NASA's Perseverance rover successfully generates oxygen on Mars

NASA has announced a big achievement involving its Perseverance rover, which landed on the Red Planet in February: it has successfully converted some of the Martian atmosphere to oxygen. This accomplishment, NASA explains, could pave the way for oxygen storage on Mars, as well as a more futuristic scenario involving generating oxygen for astronauts to breathe.

The new achievement was made possible by the Mars Oxygen In-Situ Resource Utilization Experiment (MOXIE) instrument, which NASA describes as an experimental system that's about the size of a toaster. This success was a technology demonstration that involved converting some of the Red Planet's carbon dioxide-based atmosphere into oxygen.

Though the effort may one day make it possible for astronauts to breathe in facilities on Mars, that's not the only use. NASA points out that rockets are dependent on oxygen to burn fuel — and that, of course, will play an important role in getting future astronauts off Mars when their missions are complete.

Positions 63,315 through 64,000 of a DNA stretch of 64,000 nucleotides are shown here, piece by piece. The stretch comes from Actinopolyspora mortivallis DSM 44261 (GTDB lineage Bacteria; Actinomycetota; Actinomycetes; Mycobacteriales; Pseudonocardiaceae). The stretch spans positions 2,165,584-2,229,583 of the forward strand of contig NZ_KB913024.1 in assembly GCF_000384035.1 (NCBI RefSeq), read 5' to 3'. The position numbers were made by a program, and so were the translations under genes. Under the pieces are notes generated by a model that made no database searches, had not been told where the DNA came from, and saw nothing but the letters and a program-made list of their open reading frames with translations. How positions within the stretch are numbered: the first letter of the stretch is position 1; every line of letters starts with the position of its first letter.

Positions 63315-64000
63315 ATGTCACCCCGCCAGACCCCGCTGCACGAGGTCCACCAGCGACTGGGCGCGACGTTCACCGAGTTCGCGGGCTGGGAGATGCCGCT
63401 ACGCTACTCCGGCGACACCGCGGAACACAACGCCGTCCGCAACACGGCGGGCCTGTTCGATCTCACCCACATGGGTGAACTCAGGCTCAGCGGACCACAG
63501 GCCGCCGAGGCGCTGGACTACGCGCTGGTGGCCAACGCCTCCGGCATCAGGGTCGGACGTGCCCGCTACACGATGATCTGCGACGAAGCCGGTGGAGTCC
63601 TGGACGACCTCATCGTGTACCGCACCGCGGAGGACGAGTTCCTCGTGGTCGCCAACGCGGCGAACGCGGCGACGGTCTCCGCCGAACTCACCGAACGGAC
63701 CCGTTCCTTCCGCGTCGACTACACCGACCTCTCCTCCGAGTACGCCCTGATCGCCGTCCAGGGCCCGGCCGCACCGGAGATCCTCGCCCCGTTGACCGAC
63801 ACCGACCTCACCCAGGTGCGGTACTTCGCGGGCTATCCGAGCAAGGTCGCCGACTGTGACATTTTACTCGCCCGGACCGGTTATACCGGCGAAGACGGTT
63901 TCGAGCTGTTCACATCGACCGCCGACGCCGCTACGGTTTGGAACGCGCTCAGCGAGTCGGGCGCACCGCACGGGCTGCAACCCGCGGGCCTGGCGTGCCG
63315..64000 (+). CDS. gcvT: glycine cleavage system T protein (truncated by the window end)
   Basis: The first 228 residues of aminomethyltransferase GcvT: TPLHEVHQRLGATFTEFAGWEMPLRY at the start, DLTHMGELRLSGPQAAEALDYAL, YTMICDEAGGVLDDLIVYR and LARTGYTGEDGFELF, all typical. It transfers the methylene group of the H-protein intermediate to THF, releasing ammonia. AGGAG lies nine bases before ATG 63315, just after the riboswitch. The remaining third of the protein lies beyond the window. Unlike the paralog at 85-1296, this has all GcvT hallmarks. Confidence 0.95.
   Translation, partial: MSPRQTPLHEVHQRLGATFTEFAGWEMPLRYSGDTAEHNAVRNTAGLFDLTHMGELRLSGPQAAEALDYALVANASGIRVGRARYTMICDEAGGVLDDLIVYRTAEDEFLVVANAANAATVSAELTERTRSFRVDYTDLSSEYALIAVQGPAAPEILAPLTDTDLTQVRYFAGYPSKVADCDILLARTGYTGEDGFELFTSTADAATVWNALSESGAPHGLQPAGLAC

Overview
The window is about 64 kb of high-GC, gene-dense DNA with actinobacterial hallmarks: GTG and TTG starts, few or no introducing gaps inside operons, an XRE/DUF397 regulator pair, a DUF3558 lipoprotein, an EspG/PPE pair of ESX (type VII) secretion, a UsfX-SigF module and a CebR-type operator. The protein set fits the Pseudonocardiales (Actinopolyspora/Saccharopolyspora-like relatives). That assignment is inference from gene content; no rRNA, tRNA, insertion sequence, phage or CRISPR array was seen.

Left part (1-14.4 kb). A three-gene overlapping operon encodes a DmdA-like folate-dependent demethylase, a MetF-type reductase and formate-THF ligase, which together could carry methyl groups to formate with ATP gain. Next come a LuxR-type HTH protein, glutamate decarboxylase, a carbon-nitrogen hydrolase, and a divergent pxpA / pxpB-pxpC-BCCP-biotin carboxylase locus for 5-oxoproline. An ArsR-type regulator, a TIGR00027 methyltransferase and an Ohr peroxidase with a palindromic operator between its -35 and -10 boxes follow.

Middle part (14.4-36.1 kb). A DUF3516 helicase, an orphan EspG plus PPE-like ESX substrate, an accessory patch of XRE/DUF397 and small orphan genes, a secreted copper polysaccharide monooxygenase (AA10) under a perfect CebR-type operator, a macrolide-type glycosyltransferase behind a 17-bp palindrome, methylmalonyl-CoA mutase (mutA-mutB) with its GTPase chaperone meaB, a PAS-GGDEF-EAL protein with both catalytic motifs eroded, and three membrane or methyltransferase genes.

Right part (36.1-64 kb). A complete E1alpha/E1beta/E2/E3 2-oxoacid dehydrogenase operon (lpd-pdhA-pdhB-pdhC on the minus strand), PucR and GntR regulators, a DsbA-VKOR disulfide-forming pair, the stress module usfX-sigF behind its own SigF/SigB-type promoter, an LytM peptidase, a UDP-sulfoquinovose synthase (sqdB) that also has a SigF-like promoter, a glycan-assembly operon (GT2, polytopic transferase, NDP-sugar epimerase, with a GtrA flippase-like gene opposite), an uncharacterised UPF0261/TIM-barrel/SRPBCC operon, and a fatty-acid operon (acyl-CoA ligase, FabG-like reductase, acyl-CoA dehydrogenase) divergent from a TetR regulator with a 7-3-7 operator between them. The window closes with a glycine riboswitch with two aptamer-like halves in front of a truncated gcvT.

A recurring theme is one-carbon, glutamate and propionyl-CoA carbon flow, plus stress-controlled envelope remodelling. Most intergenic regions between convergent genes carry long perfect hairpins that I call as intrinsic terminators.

Though it would be possible to bring oxygen with them on the trip from Earth to Mars, NASA explains that doing so would be 'an arduous task' due to the quantity needed. A toaster-size MOXIE won't be able to meet the needs of such future missions, but the space agency says a larger and more powerful version would be able to produce the amount of oxygen needed to house and launch astronauts.

This initial experiment generated enough oxygen for an astronaut to spend around 10 minutes breathing. Additional phases of MOXIE testing are planned to further evaluate its performance and how the device functions in various atmospheric conditions and temperatures. Ultimately, however, MOXIE gets the distinction of being the first device to generate oxygen on another planet.